I have little doubt that many of the problems we face in both our society and the church are rooted in the erosion of manhood. With a false manhood on television and a church that has been feminized from years of absentee males, there is much confusion about what it means to be a biblical man. Eric Mason presents us with a concise and biblical answer to that question in Manhood Restored: How the Gospel Makes Men Whole. He does this, not starting from actions that need to be corrected, but rather the heart changes that must take place for manhood to be restored.
Mason, Lead Pastor and Founder of Epiphany Fellowship in Philadelphia, begins by tracking the life and death of manhood. He traces God’s creative work as He forms Adam into His image. God gives man the greatest gift, the ability to “reflect the image of God into creation.” Man was “to be an earthly representation of who God is.” This was to be mankind’s great joy as he was in this great relationship with his heavenly Creator. However, sin killed this relationship and, in reality, killed manhood. Men became “sin experts,” separated from God and ever increasing in their display of this separation. “Because the scope of the fall is so great, the solution to the fall must be equally great or greater.” Mason reminds us that programs, self-help, and training can only do so much. “We need to be born again. Being born again reverses the polarity of creation.”
If we flash forward to our contemporary culture, Mason illuminates the impact of “daddy deprivation.” With fathers increasingly absent from the lives of their children, the result “is a tremendous loss of self.” Men have developed countless numbers of destructive behaviors to “cover up what is really missing—our fathers.” With the absence of fathers and the societal denigration of manhood, many men never grow up, always living in extended adolescence. This, accompanied by severe emotional immaturity, leaves many men as children, in a stage of life “devoid of wisdom and understanding.”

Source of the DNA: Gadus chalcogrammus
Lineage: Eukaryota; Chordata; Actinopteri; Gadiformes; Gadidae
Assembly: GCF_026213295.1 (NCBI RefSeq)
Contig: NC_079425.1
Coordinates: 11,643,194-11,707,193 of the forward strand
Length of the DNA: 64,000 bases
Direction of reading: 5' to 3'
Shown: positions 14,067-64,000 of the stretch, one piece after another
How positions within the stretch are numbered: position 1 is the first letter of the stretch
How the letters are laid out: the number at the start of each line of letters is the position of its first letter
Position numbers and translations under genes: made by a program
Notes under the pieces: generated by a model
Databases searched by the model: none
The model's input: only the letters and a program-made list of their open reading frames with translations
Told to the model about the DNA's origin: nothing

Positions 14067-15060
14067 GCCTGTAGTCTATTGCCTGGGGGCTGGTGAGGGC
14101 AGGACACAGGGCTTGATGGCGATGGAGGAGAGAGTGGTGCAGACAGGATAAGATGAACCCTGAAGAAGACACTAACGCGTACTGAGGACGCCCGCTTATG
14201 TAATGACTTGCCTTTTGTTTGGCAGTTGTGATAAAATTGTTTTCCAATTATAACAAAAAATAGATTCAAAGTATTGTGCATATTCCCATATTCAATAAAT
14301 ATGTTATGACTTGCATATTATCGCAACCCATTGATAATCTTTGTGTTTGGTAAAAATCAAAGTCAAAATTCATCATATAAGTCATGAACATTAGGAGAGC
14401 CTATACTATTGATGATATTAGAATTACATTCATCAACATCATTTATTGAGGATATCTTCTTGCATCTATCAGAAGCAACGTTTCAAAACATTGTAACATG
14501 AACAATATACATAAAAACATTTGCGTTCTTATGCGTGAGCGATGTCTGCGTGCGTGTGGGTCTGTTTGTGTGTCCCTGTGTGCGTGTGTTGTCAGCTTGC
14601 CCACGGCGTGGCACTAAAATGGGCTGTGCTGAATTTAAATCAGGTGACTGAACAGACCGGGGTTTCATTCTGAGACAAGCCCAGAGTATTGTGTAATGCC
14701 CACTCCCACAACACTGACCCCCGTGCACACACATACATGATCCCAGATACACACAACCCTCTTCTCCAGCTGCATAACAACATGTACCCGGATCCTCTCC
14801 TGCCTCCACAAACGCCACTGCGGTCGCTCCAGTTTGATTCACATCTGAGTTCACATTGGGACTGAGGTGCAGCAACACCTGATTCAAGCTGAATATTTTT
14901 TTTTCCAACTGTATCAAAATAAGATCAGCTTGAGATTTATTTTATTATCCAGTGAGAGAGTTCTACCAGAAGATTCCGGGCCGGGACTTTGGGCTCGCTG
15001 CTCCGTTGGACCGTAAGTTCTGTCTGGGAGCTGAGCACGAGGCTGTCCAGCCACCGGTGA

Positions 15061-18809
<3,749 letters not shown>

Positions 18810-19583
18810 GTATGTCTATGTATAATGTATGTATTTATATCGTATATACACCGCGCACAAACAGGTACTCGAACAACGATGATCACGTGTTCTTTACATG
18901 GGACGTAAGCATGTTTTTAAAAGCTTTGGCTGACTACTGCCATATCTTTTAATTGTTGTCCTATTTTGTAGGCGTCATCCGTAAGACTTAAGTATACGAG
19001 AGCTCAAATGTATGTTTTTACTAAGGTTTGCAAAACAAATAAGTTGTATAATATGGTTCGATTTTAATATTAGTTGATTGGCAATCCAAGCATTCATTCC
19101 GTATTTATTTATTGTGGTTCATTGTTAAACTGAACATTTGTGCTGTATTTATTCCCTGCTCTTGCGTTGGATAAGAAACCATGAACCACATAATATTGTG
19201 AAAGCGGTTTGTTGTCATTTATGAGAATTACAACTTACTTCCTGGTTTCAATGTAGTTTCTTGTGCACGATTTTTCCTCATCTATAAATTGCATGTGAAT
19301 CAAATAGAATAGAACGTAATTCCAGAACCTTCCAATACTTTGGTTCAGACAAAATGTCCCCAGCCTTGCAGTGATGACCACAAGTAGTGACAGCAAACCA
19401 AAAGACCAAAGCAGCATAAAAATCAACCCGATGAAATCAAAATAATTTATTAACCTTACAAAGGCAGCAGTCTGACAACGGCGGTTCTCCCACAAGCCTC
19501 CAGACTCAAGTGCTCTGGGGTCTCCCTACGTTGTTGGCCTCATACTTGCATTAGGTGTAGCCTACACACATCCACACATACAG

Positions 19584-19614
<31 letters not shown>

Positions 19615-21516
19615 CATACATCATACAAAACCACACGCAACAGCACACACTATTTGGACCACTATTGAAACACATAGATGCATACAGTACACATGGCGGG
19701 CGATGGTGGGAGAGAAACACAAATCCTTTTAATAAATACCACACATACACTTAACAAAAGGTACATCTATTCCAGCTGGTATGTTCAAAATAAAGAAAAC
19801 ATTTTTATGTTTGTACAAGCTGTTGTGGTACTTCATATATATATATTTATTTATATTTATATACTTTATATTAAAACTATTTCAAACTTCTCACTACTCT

In the absence of fathers, young men find replacements, most often in the wrong places. God, however, intends for fathers to be not only present, but active in the lives of their sons. Fathers serve has the clarifiers of identity and the spiritual leader. God reveals himself to us as Father and thus serves as the ultimate and perfect example of fatherhood.
Who then can be the restorer of manhood? Who can make men whole and stop this free fall of morals, enthusiasm, and commitment that threatens our society, institutions, churches and the spreading of the Gospel of Jesus Christ? The answer is Jesus; who, looking at our lives, knows we need a “systemic restoration.” Mason writes, “In transforming the soul of sinful man, Jesus will set in motion an eternal chain reaction that will change all things forever.” Jesus has restored, is restoring, and will restore all things. He is the “prototype man.” Manliness is defined by Christ. “Men are only as manly as it relates to the standard set by Jesus.”